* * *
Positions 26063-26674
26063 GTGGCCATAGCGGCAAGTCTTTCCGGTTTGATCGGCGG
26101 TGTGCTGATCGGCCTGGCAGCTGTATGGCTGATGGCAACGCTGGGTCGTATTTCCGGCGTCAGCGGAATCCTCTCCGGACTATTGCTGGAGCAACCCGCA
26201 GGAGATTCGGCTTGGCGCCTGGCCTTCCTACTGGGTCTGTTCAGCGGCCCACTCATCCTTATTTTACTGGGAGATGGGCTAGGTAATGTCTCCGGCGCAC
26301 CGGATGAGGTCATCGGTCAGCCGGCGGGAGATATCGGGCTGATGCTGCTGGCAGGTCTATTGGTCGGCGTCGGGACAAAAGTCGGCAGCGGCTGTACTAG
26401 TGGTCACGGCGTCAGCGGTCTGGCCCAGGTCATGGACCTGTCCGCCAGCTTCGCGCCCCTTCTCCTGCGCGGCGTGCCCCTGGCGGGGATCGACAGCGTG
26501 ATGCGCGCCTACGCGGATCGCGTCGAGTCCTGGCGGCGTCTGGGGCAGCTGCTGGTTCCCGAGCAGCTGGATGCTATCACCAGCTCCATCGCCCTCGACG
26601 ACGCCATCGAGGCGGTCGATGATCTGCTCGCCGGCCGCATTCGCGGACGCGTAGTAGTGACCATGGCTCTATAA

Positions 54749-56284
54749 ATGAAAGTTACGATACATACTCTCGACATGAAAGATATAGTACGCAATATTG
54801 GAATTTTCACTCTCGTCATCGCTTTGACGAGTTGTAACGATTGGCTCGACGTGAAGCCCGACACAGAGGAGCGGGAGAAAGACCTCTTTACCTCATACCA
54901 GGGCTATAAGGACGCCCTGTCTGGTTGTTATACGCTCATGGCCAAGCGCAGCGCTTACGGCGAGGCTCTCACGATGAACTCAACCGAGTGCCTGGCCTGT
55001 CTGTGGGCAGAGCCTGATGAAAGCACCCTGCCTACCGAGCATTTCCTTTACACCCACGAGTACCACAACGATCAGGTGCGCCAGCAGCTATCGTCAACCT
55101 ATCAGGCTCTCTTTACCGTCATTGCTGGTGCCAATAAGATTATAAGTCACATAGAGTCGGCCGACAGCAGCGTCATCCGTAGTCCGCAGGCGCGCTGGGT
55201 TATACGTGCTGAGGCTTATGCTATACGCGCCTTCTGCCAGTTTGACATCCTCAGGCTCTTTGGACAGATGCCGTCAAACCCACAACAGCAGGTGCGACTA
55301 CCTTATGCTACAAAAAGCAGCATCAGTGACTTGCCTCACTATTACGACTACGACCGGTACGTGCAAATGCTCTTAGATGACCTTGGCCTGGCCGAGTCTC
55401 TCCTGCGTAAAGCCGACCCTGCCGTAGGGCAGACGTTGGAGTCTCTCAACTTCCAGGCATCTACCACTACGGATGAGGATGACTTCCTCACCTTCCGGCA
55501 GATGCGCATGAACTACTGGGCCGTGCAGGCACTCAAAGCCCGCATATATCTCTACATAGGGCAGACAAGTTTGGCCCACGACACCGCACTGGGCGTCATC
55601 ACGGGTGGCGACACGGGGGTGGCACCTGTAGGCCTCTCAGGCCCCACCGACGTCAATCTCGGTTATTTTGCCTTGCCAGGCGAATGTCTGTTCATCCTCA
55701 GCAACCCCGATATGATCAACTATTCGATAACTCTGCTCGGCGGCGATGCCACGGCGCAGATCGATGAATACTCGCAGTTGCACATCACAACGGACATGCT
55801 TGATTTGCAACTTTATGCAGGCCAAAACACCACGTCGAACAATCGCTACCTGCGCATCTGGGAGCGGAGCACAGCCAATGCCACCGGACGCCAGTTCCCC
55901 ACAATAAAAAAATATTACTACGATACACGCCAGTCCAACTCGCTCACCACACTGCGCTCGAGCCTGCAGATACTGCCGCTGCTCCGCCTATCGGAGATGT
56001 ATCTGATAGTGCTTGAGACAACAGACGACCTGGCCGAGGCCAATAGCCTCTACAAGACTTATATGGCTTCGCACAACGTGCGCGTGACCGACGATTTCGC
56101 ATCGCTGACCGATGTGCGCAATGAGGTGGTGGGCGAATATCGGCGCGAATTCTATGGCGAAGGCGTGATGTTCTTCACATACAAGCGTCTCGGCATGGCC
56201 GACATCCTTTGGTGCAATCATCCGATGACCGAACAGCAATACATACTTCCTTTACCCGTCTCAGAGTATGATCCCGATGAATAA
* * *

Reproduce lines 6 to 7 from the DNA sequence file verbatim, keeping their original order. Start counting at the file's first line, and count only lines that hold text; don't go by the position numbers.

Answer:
26401 TGGTCACGGCGTCAGCGGTCTGGCCCAGGTCATGGACCTGTCCGCCAGCTTCGCGCCCCTTCTCCTGCGCGGCGTGCCCCTGGCGGGGATCGACAGCGTG
26501 ATGCGCGCCTACGCGGATCGCGTCGAGTCCTGGCGGCGTCTGGGGCAGCTGCTGGTTCCCGAGCAGCTGGATGCTATCACCAGCTCCATCGCCCTCGACG